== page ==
with Don Thompson
and Terry Clarke
At the Montreal Bistro
in Toronto on Tuesday
John Abercrombie set the pattern for his week at the Montreal Bistro right from the start on Tuesday night. First, the splendid New York guitarist played two duets with Toronto pianist Don Thompson. Then, with Thompson switching to bass and a second Toronto musician, Terry Clarke, slipping in behind the drums, Abercrombie completed the evening's first set with four trio items.
There might appear to be some risk attached to this plan -- specifically, that Thompson would steal the show.
Ironically, though, Toronto audiences tend to take his versatility in stride. Piano? Right. Bass now? Fine. (Vibraphone? Okay.)
Abercrombie and Thompson go back 20 years together to their days as summer instructors at the Banff Jazz Workshop in Alberta. For that, they communicate at an extraordinarily high level, high enough to move easily through the standard Be My Love and the guitarist's own Soundtrack with scarcely more than a word and a nod.
Abercrombie put his thoughts forward in softly muted lines of muffled notes; Thompson responded with harder-edged tracery. The guitarist defines himself in part through his use of tone, or rather tones, controlling their shape and colour very carefully for the subtlest of dramatic effects. (The odd thing is, he strikes the strings not with a pick but with his thumb, surely the most cumbersome of the digits available for such a delicate, pressure-sensitive purpose.)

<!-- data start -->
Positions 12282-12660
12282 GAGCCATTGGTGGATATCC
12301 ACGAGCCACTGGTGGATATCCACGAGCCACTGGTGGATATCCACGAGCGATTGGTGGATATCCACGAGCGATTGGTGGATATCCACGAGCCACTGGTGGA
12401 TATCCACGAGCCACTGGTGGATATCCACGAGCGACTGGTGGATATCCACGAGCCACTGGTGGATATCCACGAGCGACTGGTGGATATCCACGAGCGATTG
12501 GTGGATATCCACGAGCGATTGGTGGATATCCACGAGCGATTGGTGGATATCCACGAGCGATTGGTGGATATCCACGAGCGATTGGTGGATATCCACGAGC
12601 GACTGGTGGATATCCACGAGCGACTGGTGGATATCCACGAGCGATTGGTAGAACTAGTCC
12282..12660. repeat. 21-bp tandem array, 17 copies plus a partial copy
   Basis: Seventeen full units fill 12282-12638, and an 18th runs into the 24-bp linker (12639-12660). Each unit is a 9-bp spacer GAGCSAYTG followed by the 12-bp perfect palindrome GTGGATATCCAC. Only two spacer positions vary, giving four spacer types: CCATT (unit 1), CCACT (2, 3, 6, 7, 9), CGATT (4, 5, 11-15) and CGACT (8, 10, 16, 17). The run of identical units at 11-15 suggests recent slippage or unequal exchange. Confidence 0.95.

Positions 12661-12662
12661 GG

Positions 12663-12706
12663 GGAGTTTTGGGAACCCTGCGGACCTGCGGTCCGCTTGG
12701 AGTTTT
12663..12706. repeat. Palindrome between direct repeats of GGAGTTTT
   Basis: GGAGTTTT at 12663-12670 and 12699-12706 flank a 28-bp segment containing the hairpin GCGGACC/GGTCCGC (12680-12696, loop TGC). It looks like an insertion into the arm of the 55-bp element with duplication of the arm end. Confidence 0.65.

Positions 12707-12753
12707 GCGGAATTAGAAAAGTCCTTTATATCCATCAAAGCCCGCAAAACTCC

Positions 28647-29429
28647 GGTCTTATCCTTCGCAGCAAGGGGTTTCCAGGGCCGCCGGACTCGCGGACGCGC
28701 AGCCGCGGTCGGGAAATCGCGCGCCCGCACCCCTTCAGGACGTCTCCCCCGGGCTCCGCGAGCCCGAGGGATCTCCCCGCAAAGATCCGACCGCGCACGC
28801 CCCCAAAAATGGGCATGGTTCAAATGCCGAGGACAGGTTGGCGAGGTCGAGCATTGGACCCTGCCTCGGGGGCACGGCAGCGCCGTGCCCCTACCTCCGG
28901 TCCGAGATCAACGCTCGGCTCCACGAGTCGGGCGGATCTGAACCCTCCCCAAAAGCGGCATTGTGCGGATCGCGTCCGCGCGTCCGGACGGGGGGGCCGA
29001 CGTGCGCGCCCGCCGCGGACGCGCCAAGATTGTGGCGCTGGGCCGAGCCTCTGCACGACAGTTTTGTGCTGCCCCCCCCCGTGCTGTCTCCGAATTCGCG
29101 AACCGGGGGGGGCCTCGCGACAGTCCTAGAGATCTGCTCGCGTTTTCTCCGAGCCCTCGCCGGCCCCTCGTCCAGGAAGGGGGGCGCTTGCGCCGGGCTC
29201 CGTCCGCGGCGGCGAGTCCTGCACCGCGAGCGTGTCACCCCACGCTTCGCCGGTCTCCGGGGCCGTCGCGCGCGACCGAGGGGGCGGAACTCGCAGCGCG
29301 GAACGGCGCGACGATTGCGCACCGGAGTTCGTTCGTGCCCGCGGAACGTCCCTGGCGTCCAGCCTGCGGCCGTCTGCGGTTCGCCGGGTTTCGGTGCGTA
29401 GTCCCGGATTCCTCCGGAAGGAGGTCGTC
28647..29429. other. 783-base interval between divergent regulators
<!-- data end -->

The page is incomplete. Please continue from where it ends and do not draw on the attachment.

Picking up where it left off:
To add Terry Clarke to the mix is to add 40 years more to the trio's collective experience. He and Thompson date back as a team to the early 1960s in Vancouver; more recently they've served two other noted guitarists, New Yorker Jim Hall and Toronto's Ed Bickert, exceptionally well.
In this, Clarke's first appearance at the Bistro with Abercrombie, he stayed right at the guitarist's heels throughout the trio's first tune together, a bustling You and the Night and the Music that would prove to be the set's highlight. The drummer's sense of urgency was less appropriate to the pieces that followed, Abercrombie's A Nice Idea and That's for Sure notable among them.
Ultimately, Abercrombie seemed to prefer a more deliberate pace. That's for Sure even came with a country-ish drawl and eventually found the guitarist ambling around the turf staked out by another country-influenced jazzer, Bill Frisell. ("It's not really a jazz tune," Abercrombie said, by way of introduction.
These days, though, what is?)
And so it went, with Clarke a little overassertive, Abercrombie leaning to an understated lyricism and Thompson, calmly in character, playing the mediator.
That's not an instrument, of course, but a role, one that he handles as skillfully as he handles everything else. John Abercrombie, Don Thompson and Terry Clarke appear again at Toronto's Montreal Bistro tonight and tomorrow night.
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